Possible ISP merger could be a North Carolina broadband boon – Carolina Journal
As the federal government – and North Carolina rulers – seek to spend millions of taxpayer dollars on broadband growth, a possible merger between two strong-state ISPs could facilitate the development of broadband infrastructure.
Zayou Group LLC of Boulder, Colorado is looking to buy the Little Rock, Arkansas companies of Windstream Holdings and Uniti Group, Inc., according to The Wall Street Journal. Talks began in June, the newspaper said, but little progress has been made recently on the possible $ 3.5 billion acquisition.
Arkansas Online Noted that Uniti was once part of Windstream, turning into a separate company in 2015. Uniti primarily engages in the purchase and construction of infrastructure for the communications industry, and Windstream paid Uniti to access a part of this infrastructure, depending on the point of sale.
WSJ reported that Zayo owners believe the Windstream and Uniti merger could speed up construction of broadband infrastructure for one million more homes by redirecting the $ 700 million Windstream spends on rents each year.
The two companies were not without quarrels. Arkansas Online reported that Windstream sued Uniti in 2020, a year after breaking out of a voluntary Chapter 11 bankruptcy filing, alleging that the lease it had with Uniti was too expensive and financially burdensome. The companies settled in and agreed to a new long-term rental agreement.
Uniti has been quiet about the possible acquisition, but Windstream has commented on the possible benefits of such a deal.
“Without commenting on any specific potential transactions, any plan that will allow us to accelerate and deepen our fiber construction will be positive for Windstream and its customers,” said Tony Thomas, President and CEO of Windstream. Arkansas Online.
Windstream spokesperson Scott Morris said Caroline’s Diary Kinect by Windstream, the business arm of Windstream Holdings that serves residents and businesses in 43 predominantly rural communities across the state, deploy fiber to an additional 39,000 sites in North Carolina by the end of 2022 with a investment of $ 15 million. Additional fiber is expected from 2023 to 2025, but plans have not been finalized, Morris said.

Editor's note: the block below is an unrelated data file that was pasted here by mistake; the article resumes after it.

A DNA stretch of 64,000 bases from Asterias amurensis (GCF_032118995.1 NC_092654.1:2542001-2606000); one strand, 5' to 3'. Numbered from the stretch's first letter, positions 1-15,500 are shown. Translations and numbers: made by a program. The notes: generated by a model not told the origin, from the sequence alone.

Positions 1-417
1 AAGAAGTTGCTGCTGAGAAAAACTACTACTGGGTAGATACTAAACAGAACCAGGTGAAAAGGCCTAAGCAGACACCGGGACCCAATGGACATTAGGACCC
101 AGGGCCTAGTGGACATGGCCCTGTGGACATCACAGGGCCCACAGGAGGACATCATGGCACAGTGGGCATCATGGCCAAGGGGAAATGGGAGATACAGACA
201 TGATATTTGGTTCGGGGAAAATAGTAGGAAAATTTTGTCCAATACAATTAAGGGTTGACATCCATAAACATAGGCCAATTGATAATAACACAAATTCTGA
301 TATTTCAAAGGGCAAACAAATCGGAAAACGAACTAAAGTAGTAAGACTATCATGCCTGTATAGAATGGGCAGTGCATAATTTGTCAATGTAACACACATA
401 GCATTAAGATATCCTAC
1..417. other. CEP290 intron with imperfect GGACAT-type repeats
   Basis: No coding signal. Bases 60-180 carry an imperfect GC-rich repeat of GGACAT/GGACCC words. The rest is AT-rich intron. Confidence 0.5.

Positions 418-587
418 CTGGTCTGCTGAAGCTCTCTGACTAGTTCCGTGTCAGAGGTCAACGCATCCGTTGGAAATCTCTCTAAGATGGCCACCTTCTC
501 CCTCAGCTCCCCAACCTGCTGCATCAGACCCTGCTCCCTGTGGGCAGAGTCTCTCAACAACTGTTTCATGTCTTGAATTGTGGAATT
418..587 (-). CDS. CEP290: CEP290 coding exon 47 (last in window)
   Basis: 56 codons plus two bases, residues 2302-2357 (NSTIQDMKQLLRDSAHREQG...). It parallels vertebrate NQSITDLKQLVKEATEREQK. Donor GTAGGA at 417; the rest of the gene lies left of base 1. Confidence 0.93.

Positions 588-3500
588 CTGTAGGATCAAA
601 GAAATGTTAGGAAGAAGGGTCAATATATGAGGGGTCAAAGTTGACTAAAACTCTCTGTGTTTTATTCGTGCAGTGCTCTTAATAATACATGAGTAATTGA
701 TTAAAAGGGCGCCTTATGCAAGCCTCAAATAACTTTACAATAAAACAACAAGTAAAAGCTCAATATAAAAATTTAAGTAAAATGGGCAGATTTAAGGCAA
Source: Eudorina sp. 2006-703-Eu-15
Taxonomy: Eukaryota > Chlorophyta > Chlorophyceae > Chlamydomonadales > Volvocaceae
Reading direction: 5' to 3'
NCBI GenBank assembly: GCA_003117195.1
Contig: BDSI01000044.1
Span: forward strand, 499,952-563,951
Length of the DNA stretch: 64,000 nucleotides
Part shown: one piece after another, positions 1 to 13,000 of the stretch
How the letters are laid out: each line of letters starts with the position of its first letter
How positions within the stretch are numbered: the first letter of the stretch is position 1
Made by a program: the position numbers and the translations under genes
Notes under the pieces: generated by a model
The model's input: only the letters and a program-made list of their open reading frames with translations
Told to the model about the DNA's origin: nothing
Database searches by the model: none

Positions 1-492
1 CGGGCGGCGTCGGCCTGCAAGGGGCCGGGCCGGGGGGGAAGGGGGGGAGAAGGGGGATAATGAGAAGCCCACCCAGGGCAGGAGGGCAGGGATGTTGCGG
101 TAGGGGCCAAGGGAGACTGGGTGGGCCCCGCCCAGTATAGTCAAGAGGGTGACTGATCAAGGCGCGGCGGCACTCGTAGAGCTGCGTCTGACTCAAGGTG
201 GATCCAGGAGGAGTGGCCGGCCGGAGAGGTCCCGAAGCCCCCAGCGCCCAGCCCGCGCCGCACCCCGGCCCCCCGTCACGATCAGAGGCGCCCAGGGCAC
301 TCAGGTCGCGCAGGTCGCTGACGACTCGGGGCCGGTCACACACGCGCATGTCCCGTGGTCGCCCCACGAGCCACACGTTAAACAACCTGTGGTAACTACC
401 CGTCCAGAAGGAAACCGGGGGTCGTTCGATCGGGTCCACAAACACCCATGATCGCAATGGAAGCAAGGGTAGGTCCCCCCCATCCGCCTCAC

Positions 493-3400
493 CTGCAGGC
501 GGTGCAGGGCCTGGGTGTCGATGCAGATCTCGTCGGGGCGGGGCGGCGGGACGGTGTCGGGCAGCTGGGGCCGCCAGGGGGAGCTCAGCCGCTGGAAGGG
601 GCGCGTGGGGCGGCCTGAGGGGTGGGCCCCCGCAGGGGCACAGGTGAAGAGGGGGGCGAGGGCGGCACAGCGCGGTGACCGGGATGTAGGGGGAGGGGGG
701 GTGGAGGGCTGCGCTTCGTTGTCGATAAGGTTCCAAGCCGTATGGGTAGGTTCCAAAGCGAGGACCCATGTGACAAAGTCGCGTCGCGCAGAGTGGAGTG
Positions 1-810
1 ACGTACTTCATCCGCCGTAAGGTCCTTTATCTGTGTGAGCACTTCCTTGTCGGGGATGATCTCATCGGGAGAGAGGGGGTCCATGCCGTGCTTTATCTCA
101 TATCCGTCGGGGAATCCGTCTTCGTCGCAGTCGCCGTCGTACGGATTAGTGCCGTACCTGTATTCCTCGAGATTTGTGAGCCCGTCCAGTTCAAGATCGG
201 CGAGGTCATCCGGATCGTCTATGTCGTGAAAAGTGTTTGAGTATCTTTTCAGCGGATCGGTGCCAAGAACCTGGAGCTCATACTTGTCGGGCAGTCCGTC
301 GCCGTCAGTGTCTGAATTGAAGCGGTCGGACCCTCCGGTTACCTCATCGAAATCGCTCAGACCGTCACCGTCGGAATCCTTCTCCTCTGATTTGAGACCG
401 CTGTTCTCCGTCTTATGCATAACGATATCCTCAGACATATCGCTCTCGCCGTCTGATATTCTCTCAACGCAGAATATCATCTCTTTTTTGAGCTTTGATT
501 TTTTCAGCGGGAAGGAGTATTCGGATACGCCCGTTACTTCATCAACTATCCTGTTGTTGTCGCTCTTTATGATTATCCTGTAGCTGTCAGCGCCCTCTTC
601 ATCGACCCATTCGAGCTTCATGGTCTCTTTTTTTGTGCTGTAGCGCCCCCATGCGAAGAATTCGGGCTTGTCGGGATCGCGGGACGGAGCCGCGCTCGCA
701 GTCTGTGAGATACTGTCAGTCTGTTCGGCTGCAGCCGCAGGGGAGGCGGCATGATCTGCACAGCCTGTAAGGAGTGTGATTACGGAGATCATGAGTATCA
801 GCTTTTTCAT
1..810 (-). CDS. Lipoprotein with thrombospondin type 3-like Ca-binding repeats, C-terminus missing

Windstream will also use money from the Federal Communication Commission’s Rural Digital Opportunity Fund to serve another 2,000 sites in the years to come. It will cost around $ 8 million, with half the funding coming from taxpayers and the other half from Windstream. Similar steps are being taken across the country, as the FCC works with private providers to help bridge the digital divide.
“We collectively have a unique opportunity to build fiber optic broadband networks in the most expensive areas that are not or underserved, and it is important that we move forward quickly,” Morris said.
“Without public-private partnerships in which governments and private companies share the costs of deployment, broadband networks simply will not be built in rural areas where there is no economically viable business case to support the ‘private capital investment,’ he added.
This potential unification of Windstream and Uniti comes as the state budget allocates more than $ 700 million in federal and state taxpayer money to facilitate broadband expansion.
Jordan Roberts, government affairs associate for the John Locke Foundation, told CJ that finding innovative methods to increase access to broadband internet is essential for the future growth of the state.
“We have seen a lot of investment and action from public sources, but the case of Uniti and Windstream proves that there is a strong private market for broadband expansion,” he said. he declares. “Governments need to ensure that their investments or policies in favor of broadband do not hamper the progress of companies like these that operate in our backyard. ”